Healthcare is big business. You may not like that fact but you're going to have to get over it. Just witness the battle lines that were drawn over the recent Obamacare fight to get a sense of the bucks involved.
The economics of treating the sick among us has reduced the numbers of solo practitioners and independent community hospitals. Today, it's about humongous medical practice "Centers" operated by even more humongous hospitals. Have you sat down to watch television without seeing one of those feel-good commercials for a treatment or surgery you didn't know you needed?
Tenet Healthcare, HCA Holdings, Universal HealthServices, Community Health Systems, Health Management Associates, to name but a few, are all publicly traded hospital companies. Along with a stock symbol comes the demand to turn a profit, to control costs. Add into this sector all of the university affiliated hospitals and you have an industry that's collapsing over healthcare costs, government programs, and corruption.
Of course, let's not pretend that the entire hospital sector isn't a frequent target of civil and criminal lawsuits for malpractice, negligence, and corruption - many of those stories have been reported here on "Street Sweeper" in recent years.
With growing competition to service hospitals and with the ever-increasing size of such contracts, we've also seen evidence of increasing corruption at the hospitals themselves. The hidden cost of kickbacks and bribes imposes numerous challenges upon the victimized hospitals and their patients - overcharges for services that could have been obtained cheaper elsewhere, a lessening in the integrity of critical maintenance, and the whole host of crap that goes hand in hand with the corrosive nature of backdoor and under-the-table dealings.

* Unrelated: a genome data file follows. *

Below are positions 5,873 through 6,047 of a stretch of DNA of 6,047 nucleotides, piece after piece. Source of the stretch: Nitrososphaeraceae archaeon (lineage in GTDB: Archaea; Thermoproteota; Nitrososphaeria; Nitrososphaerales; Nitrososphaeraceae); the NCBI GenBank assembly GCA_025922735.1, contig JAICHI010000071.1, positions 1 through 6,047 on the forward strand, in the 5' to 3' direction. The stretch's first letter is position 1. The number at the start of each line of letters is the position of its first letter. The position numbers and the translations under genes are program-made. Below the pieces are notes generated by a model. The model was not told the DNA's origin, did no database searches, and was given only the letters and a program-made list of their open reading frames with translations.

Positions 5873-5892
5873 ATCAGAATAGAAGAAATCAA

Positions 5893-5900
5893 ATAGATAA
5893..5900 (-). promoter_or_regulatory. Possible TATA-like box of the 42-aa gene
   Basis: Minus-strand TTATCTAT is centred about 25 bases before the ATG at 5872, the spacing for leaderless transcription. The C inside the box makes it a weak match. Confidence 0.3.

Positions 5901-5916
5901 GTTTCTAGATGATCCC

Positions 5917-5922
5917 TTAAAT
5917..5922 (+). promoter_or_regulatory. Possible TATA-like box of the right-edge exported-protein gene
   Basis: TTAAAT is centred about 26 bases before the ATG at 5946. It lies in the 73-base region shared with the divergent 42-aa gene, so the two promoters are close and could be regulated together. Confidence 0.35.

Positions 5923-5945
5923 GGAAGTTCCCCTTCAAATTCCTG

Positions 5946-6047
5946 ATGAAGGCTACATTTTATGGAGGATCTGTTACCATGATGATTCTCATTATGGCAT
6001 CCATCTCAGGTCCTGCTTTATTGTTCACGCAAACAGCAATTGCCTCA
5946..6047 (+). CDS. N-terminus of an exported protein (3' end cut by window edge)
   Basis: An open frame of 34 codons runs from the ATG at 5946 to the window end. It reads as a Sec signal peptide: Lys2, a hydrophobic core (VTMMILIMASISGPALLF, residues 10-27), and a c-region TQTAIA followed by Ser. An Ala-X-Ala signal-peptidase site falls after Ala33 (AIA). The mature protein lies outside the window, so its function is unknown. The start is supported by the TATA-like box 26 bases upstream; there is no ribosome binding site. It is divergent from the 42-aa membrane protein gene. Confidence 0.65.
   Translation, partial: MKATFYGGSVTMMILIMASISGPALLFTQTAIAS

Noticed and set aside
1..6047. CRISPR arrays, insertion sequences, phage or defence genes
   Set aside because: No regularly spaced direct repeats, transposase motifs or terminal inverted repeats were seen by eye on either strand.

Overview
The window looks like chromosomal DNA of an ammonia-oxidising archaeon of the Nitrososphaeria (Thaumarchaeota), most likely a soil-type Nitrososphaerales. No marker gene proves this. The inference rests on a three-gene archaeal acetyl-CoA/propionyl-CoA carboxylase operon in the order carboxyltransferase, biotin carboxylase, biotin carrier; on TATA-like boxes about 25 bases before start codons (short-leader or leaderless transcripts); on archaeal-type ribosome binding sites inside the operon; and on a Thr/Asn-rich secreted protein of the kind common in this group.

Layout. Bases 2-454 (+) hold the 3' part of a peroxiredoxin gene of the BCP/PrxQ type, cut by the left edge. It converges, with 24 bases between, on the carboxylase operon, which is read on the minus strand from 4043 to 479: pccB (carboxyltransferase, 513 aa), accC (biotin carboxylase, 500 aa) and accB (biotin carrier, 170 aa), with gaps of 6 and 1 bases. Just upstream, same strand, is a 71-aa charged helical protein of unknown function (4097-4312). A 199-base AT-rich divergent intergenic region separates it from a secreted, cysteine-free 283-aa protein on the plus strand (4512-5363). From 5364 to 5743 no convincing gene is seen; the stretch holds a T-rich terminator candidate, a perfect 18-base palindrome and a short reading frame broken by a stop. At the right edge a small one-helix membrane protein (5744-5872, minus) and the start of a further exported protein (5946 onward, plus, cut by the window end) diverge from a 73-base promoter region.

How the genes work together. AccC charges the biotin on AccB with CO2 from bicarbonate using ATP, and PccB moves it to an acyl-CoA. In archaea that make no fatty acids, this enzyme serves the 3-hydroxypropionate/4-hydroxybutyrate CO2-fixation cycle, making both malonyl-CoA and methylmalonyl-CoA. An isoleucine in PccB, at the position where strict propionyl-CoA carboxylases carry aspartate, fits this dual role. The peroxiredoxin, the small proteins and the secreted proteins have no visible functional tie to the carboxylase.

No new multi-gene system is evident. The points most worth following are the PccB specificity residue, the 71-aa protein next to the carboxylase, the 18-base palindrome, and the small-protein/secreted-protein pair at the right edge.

An investigation by the Department of Justice's Antitrust Division's New York Field Office discovered evidence of an eight-year conspiracy that engaged in bid rigging, fraud, bribery and tax-related offenses in connection with the awarding of construction, maintenance and service contracts for the purpose of asbestos abatement, air monitoring and general construction by the facilities operations department of New York Presbyterian Hospital ("NYPH"). Allegedly involved in the conspiracy to defraud the hospital were:
The investigation determined that Saglimbeni, with the assistance of Figueroa, awarded asbestos abatement, air monitoring and general construction contracts to Yaron, Buchnik, Cambridge/NEA and Oxford in return for over $2.3 million in kickbacks paid to Saglimbeni. Thereafter, it was alleged that a portion of those kickbacks were funneled by Yaron to Saglimbeni through Artech. The feds characterized Artech as a sham company created by Saglimbeni in order to conceal the kicbacks - moreover, Saglimbeni put the company in his mother's name.
On April 27, 2010, a New York City federal grand jury returned an Indictmentcharging Yaron, Cambridge Environmental & Construction Corp., Oxford Construction & Development Corp, Buchnik, Figueroa, Saglimbeni, and Artech with engaging in wire and mail fraud conspiracies to defraud NYPH, starting as early as 2000 and extending through at least January 2008; and with substantive wire fraud as a result of the electronic transfers of money from the bank account of one co-conspirator to the bank account of Artech on or about May 5, 2005.
It was further alleged that from as early as June 2001 through June 2006, Saglimbeni, Figueroa, and their co-conspirators engaged in a mail fraud conspiracy, in which Saglimbeni and Figueroa awarded contracts for the installation and repair of the Heating Ventilation and Air Conditioning Systems ("HVAC") at NYPH to a co-conspirator's company in return for cash kickbacks and other valuable gifts given to Saglimbeni and Figueroa by that co-conspirator.
Finally, Saglimbeni and Figueroa were also charged with mail fraud as a result of causing NYPH to mail a payment on a fraudulently awarded contract to a co-conspirator's company on or about May 5, 2005.